Wichita's economy is greener than you think
07/31/2011 12:00 AM
08/05/2014 5:50 PM
No one would confuse Wichita as a home for tree huggers, but even Wichita has taken its place in the green economy in recent years.
Wichita actually has thousands of jobs tied to improving the environment — in businesses such as organic farming, insulated building materials and wind turbine parts.
But what makes the green economy different today is that it also attracts people who simply want to do well — as in, make money — rather than people who want to do good.
A recent study by the Brookings Institution, a Washington, D.C., think-tank, said that the Wichita metro area had nearly 4,000 public or private jobs linked to improving the environment.
The green sector nationally slowed more than the overall economy in the past three years, because much of it was tied to construction. But in Wichita, it has actually grown faster than the national average since 2007.
And Kansas ranks even higher in a sub-sector of green jobs that Brookings has dubbed "cleantech." Because of its presence in biofuels and wind power, Kansas was ranked first among all states for its size, growth and concentration. Cleantech includes trailblazing technologies such as solar photovoltaic, wind, biofuels/biomass, carbon storage and management, battery technologies, electric vehicle technologies, and more.
While some of these seem pretty exotic, study co- author Jonathan Rothwell said that green jobs are going mainstream, even in Kansas.
Attitudes are slowly changing in the face of higher prices for oil caused by growing demand from developing countries, as well as other environmental stresses.
"It's a cultural change," Rothwell said. "The growing recognition that the resources that societies need are under increasing pressure and unless we find ways to use them more efficiently or differently we are not going to be able to sustain them."
Most green jobs are still in established segments such as manufacturing or municipal services such as wastewater and mass transit. These include jobs like the industrial engineer whose job it is to cut the plant lighting bill or the driver of the city bus.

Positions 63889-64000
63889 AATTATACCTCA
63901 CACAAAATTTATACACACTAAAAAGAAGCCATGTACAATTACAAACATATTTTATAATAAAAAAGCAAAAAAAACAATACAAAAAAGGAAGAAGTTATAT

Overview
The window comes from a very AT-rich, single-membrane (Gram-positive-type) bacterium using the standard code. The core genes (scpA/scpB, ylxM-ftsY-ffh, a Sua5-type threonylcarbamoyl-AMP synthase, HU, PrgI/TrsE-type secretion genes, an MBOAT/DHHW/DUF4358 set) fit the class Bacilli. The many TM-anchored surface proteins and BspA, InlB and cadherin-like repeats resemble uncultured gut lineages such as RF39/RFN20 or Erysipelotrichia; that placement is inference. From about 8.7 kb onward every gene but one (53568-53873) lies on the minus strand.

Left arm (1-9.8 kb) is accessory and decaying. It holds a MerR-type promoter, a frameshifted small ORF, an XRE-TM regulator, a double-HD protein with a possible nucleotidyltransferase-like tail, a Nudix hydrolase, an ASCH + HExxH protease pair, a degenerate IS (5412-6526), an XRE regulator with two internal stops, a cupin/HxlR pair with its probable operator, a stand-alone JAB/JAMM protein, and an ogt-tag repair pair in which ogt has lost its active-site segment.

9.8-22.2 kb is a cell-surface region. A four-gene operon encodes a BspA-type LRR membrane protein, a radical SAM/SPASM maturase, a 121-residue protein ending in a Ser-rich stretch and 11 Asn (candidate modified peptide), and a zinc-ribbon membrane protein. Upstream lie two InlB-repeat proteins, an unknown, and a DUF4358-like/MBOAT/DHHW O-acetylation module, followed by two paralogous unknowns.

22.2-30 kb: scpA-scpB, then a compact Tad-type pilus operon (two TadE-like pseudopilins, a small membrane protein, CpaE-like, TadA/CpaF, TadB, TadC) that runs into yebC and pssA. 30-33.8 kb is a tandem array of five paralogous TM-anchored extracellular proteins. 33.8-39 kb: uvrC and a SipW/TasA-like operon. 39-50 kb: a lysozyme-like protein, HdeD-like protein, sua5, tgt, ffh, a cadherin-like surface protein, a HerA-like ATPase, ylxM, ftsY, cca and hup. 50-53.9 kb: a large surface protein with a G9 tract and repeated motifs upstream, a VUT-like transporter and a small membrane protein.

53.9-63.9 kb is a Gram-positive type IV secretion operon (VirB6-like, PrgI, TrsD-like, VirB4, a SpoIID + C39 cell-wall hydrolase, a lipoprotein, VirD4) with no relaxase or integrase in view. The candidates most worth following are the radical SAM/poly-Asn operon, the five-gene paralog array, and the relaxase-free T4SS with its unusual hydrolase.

Wichita's iSi Environmental Services provides training for companies on how to deal with chemical waste and emissions, and in recent years has had its own staff do that directly.
"We will handle it from the point the production to moving it out of the building, moving into barrels, putting labels o the barrels, inspections," co-owner Gary Mason said.
His company has seen strong growth as companies have outsourced the handling of chemical waste. It has also grown into Oklahoma and Texas.
Wichita also has a strong presence in the sexier, newer segments such as making solar panels or designing roof-top green spaces. Those segments are a smaller portion but are growing faster because they promise whole new industries.
In the Wichita area, this could include companies such as Poet Ethanol Products, which markets ethanol across the country, or J.R. Custom Metals, which builds components for Siemens Wind Energy in Hutchinson.
Universal Lubricants of Wichita has built its whole company upon building a market for cleaning and recycling used motor oil.
Universal invested almost $50 million and several hundred jobs in a new north Wichita re-refining plant that opened in August 2009.
Jobs tied to conservation, recycling or new technology that is friendly to the environment will get more and more plentiful, said Peter Fox, the company's vice president of marketing.
"The term I use is that the Queen Mary has left the port," he said. "It will only get bigger and more important to the consumer."
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